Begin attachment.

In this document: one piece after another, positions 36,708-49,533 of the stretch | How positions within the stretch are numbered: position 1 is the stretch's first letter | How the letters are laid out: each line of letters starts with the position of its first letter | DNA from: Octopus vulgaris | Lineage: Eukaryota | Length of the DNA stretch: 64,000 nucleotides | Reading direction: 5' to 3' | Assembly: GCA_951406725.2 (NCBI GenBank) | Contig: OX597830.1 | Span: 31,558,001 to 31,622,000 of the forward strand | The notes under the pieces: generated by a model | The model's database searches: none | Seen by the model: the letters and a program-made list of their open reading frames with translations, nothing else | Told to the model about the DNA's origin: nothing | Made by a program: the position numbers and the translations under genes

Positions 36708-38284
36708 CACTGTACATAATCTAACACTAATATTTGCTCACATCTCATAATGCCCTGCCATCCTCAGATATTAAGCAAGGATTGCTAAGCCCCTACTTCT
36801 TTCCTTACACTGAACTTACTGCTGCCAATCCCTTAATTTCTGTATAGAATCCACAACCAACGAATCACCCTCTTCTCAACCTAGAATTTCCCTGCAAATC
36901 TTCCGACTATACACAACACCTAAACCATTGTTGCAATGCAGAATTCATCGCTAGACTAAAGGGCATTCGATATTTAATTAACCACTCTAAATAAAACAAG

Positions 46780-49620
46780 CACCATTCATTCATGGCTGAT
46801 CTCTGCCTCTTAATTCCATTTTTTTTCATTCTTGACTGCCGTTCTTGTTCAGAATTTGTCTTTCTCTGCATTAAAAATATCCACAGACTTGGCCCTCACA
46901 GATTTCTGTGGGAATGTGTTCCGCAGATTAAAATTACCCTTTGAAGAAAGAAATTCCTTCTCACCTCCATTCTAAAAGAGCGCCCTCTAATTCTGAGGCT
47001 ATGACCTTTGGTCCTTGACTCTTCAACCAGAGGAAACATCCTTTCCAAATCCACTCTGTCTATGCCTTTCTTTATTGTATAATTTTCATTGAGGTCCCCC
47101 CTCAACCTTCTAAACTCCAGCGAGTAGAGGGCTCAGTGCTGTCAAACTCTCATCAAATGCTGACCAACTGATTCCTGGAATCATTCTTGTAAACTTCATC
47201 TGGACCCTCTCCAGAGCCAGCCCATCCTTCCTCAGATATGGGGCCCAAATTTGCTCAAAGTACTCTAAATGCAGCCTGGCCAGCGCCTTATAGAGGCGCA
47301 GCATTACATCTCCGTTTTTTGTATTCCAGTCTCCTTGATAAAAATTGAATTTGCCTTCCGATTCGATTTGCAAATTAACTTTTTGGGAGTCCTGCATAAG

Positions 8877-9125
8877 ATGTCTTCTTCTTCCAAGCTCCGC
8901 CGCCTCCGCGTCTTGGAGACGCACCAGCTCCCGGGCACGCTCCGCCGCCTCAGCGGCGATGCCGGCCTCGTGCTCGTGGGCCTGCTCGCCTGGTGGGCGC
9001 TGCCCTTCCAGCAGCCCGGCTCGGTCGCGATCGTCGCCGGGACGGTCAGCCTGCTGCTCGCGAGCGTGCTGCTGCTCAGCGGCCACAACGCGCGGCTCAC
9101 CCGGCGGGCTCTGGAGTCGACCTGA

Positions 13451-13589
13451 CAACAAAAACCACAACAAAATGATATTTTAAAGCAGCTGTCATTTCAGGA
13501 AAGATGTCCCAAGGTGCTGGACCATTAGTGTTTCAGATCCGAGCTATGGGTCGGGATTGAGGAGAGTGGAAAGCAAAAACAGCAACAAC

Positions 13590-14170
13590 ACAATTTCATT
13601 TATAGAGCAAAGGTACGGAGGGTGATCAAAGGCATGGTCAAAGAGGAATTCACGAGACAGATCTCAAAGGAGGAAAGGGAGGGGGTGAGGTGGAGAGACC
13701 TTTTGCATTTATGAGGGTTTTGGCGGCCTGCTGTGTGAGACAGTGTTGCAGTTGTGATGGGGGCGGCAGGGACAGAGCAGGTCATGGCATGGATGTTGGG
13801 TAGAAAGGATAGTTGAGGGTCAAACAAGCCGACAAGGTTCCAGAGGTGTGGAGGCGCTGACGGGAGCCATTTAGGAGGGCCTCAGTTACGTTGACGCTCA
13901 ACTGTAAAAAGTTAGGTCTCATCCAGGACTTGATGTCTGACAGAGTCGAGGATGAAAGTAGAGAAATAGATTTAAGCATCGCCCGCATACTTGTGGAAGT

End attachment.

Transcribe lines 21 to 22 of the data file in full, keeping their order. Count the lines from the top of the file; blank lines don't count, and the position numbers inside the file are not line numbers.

13501 AAGATGTCCCAAGGTGCTGGACCATTAGTGTTTCAGATCCGAGCTATGGGTCGGGATTGAGGAGAGTGGAAAGCAAAAACAGCAACAAC

Positions 13590-14170